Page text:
Lasting Powers of Attorney (LPA) Solicitors
Making a Lasting Power of Attorney ensures you are taken care of no matter what life throws your way. Our friendly team of experts can guide you step-by-step through the process of making an LPA, from advising you on selecting an attorney, right through to making sure the necessary documents are drafted and signed correctly. If you’re considering appointing an attorney to secure your future, we can help.
Book a free 30-minute, obligation-free consultation with our friendly team today
What is a Lasting Power of Attorney?
A Lasting Power of Attorney can be thought of more as an insurance policy that we hope we will never need to use. It protects you and your assets if anything happens to you that causes you to lose your capacity by transferring any decision-making powers to someone that you have appointed as your attorney.
Making an LPA is simple with the correct help. A Lasting Power of Attorney is a document in which the donor (you), gives another person or persons (known as ‘attorneys’) the authority to make important decisions on your behalf if you lose your capacity. Your selected attorney or attorneys must be someone that you trust will act in your best interests.
There are two types of LPA:
- Lasting Power of Attorney for Property and Financial Affairs - This gives your attorney(s) authority to assist with matters such as managing your bank accounts and investments, collecting benefits and pensions and buying and selling property on your behalf.
- Lasting Power of Attorney for Health and Welfare – This allows your attorney(s) to make decisions about the type of medical treatment and care services you receive, whether you move into a residential care home and, if you wish, decisions about giving or refusing consent to life-sustaining treatment.
The Lasting Power of Attorney for Property and Financial Affairs can also be used while you still have mental capacity such as if you have problems with your mobility or just want to be able to have someone you trust look after your property of certain of your financial affairs.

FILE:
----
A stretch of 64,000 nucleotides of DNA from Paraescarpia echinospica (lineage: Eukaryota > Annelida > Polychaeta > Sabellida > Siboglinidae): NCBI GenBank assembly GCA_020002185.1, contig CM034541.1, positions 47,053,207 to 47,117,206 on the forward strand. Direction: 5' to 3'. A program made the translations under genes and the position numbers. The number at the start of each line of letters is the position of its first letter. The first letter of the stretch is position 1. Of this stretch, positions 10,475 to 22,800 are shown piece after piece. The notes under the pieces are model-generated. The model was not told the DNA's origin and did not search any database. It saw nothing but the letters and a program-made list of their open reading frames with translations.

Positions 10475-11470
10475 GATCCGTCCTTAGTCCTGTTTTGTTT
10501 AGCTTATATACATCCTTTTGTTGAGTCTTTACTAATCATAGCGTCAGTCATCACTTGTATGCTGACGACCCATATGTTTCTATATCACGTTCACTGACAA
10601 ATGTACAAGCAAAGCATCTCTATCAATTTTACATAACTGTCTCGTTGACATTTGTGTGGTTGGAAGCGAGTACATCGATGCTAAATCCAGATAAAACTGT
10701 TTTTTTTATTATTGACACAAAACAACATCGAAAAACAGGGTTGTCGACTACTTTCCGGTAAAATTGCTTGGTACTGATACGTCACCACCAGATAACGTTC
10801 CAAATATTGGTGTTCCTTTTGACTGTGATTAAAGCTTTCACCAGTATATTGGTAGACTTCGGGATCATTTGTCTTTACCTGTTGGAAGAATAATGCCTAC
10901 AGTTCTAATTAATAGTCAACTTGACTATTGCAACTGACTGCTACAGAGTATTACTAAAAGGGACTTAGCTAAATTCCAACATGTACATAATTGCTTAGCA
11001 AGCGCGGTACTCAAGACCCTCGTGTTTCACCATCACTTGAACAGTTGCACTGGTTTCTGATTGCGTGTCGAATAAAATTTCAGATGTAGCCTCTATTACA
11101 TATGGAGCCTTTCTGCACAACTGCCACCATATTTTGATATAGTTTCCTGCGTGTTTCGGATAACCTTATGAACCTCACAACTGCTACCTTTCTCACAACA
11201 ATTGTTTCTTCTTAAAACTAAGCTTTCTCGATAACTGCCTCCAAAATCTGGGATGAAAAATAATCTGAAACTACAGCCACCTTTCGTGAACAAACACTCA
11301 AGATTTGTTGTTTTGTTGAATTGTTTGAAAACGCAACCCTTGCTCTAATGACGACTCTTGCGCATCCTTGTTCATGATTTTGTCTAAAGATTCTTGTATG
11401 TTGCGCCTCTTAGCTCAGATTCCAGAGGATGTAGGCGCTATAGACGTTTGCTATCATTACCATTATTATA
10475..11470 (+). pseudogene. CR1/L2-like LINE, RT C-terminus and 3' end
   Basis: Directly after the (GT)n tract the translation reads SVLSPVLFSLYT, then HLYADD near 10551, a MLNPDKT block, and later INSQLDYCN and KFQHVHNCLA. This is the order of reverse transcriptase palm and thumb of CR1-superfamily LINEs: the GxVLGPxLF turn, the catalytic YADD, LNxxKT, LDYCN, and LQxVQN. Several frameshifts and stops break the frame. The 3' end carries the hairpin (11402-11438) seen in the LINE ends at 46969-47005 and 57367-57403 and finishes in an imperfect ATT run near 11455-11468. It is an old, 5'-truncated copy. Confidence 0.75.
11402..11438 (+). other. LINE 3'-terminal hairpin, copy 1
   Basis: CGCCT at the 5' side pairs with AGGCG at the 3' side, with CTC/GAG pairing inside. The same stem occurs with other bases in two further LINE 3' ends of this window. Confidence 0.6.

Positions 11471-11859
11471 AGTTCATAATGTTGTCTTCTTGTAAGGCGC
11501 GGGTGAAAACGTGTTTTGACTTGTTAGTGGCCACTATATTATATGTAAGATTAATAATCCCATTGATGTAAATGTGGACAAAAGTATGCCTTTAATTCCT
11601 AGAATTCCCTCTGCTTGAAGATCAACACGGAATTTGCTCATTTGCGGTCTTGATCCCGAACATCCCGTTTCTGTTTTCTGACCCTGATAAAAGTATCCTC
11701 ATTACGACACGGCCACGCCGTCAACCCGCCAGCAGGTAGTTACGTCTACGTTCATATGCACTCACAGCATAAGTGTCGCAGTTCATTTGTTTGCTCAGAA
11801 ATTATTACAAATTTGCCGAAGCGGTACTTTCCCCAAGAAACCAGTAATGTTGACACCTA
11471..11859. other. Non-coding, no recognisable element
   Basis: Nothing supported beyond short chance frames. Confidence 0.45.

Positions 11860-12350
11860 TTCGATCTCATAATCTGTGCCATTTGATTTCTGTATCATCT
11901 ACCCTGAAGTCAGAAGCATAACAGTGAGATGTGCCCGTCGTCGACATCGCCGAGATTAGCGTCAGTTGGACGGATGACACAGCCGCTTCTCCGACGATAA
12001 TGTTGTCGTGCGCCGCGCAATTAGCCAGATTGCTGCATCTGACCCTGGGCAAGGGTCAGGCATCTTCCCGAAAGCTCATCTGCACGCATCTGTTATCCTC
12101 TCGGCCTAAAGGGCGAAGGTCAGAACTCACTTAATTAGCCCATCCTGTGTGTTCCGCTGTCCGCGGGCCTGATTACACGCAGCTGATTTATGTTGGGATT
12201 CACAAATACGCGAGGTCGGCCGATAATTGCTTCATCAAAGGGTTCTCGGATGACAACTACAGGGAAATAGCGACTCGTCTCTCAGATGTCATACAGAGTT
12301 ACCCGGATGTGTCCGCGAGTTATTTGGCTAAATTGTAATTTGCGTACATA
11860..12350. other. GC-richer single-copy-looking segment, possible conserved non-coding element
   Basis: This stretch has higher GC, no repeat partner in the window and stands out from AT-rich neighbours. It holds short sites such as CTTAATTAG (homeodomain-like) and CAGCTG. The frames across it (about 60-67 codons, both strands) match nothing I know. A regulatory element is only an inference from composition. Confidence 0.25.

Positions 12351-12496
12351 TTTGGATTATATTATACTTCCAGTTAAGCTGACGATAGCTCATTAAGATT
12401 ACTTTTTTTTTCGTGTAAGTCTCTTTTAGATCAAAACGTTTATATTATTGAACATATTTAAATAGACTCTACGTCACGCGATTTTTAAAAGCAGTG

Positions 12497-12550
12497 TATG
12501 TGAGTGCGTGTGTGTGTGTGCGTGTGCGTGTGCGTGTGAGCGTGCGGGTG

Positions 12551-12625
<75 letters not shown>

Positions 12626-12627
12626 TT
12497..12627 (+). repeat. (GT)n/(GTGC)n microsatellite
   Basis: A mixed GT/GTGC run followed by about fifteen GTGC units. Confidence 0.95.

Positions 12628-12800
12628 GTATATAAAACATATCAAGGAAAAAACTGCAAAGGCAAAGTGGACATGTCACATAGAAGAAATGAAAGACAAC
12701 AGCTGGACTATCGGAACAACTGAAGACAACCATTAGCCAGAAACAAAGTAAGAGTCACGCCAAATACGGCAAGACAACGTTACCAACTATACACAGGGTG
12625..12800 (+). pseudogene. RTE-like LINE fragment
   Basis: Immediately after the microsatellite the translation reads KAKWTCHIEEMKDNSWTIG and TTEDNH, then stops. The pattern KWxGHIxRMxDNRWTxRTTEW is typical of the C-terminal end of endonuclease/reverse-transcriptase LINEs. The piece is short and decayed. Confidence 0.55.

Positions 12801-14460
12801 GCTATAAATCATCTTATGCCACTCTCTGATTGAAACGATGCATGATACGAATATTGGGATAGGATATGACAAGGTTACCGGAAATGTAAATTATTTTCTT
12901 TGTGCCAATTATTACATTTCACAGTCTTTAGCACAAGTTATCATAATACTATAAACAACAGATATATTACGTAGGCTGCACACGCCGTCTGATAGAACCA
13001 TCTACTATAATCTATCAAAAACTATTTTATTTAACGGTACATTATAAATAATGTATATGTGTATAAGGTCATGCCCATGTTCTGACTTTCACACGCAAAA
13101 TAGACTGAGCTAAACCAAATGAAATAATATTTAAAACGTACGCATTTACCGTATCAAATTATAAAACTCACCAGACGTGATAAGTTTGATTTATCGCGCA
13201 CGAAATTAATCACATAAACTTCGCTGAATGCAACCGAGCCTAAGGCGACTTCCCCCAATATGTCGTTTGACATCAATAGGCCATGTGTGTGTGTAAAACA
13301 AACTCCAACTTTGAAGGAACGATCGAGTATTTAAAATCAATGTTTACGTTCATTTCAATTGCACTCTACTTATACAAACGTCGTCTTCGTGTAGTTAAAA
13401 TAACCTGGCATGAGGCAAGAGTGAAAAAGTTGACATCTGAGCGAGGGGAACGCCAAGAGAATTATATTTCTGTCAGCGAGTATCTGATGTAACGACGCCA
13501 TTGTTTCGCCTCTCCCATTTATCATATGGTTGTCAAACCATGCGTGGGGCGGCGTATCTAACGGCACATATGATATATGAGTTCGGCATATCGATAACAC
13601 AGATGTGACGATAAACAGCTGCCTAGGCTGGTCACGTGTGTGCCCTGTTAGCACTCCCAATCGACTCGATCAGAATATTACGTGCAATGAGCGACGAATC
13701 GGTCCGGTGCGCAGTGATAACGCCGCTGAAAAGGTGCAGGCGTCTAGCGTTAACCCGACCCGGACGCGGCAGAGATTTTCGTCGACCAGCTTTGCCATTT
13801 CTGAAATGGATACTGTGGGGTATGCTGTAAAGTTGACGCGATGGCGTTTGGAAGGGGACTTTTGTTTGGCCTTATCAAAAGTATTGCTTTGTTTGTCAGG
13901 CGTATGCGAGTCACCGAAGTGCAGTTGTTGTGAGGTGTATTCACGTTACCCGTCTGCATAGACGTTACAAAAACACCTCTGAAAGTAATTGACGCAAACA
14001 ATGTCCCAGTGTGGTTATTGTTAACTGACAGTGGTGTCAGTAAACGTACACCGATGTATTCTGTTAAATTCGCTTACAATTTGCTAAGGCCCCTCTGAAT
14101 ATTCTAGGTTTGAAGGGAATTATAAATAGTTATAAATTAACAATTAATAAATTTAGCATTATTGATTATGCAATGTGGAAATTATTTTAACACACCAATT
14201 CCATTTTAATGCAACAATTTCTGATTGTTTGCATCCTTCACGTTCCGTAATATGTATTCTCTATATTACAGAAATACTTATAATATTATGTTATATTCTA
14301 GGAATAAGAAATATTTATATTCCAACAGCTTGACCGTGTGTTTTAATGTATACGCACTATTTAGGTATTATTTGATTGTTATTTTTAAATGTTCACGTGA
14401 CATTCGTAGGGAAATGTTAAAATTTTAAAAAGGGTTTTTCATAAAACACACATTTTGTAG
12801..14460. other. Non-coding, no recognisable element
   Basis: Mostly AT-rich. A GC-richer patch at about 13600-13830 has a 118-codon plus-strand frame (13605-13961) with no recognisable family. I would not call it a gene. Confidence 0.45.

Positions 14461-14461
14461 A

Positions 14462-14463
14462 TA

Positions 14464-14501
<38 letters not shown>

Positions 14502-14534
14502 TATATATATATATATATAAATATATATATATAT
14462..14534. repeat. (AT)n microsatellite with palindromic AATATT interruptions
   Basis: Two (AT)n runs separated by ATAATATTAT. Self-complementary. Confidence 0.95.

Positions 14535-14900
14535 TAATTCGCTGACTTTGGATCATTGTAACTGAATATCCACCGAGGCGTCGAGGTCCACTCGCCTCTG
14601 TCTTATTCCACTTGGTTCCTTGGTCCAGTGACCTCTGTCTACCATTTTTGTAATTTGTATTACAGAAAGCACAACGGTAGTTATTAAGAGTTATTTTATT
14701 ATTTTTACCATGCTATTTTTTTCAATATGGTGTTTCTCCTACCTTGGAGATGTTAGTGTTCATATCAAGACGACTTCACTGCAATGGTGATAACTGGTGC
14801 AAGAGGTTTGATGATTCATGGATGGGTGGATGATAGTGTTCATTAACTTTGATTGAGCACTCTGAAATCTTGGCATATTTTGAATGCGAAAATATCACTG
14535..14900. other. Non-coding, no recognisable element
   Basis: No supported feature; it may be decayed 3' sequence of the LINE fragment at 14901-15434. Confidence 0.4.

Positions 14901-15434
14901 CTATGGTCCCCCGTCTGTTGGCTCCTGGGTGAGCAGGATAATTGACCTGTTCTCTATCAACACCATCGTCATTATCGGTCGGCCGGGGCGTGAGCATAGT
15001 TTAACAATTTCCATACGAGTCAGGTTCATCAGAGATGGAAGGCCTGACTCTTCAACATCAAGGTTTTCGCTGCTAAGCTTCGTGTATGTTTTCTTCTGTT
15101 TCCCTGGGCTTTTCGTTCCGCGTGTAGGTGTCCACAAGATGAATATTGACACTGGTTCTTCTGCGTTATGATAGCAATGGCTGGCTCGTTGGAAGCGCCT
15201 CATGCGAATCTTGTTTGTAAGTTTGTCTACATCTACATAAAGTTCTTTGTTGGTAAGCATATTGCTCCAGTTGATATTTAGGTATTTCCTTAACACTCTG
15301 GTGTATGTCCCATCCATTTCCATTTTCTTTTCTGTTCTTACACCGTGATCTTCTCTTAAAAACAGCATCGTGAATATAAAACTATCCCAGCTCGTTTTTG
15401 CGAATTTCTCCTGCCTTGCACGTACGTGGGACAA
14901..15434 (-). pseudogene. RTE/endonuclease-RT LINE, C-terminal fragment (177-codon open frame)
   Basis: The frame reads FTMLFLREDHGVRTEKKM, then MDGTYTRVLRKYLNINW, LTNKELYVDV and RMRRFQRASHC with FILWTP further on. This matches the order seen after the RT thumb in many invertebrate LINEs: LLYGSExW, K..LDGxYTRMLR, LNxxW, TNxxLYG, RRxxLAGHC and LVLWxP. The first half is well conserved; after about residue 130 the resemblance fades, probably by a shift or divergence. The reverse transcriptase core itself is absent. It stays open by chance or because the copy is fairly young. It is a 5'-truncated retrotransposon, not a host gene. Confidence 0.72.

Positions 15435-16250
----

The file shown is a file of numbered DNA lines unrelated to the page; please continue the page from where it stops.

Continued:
Who needs a Lasting Power of Attorney?
Our lives can change unexpectedly and sadly, we can lose the mental capacity to make important decisions.
Progressive illnesses, like Alzheimer's Disease, can cause you to lose mental capacity slowly over time. Or your circumstances may change suddenly after a stroke or a major accident. We can’t always predict what will happen to us, so it’s important to plan ahead whilst we can. Once you lose the ability to understand Powers of Attorney, it’s already too late to register your wishes by law.
It is important to appoint someone you trust to take over your decisions if you’re no longer able to do so yourself. It is also important that they acquire the appropriate set of skills to make the proposed decisions. We offer support for both those looking to make an LPA and those who have been named as an attorney themselves.
For business owners, an LPA can protect your business interests
If you would like to find out more about making a Lasting Power of Attorney please complete our enquiry form and a member of our team will be in touch to discuss your situation.
Why Jackson Lees?
It is very important to seek independent legal advice before making a Lasting Power of Attorney. To make an LPA, you must prove that you understand what is involved. At Jackson Lees, our team can guide you through the process, so you are fully informed of the situation and the potential pitfalls. We will also provide you with advice to make sure your LPAs are tailored to your specific needs.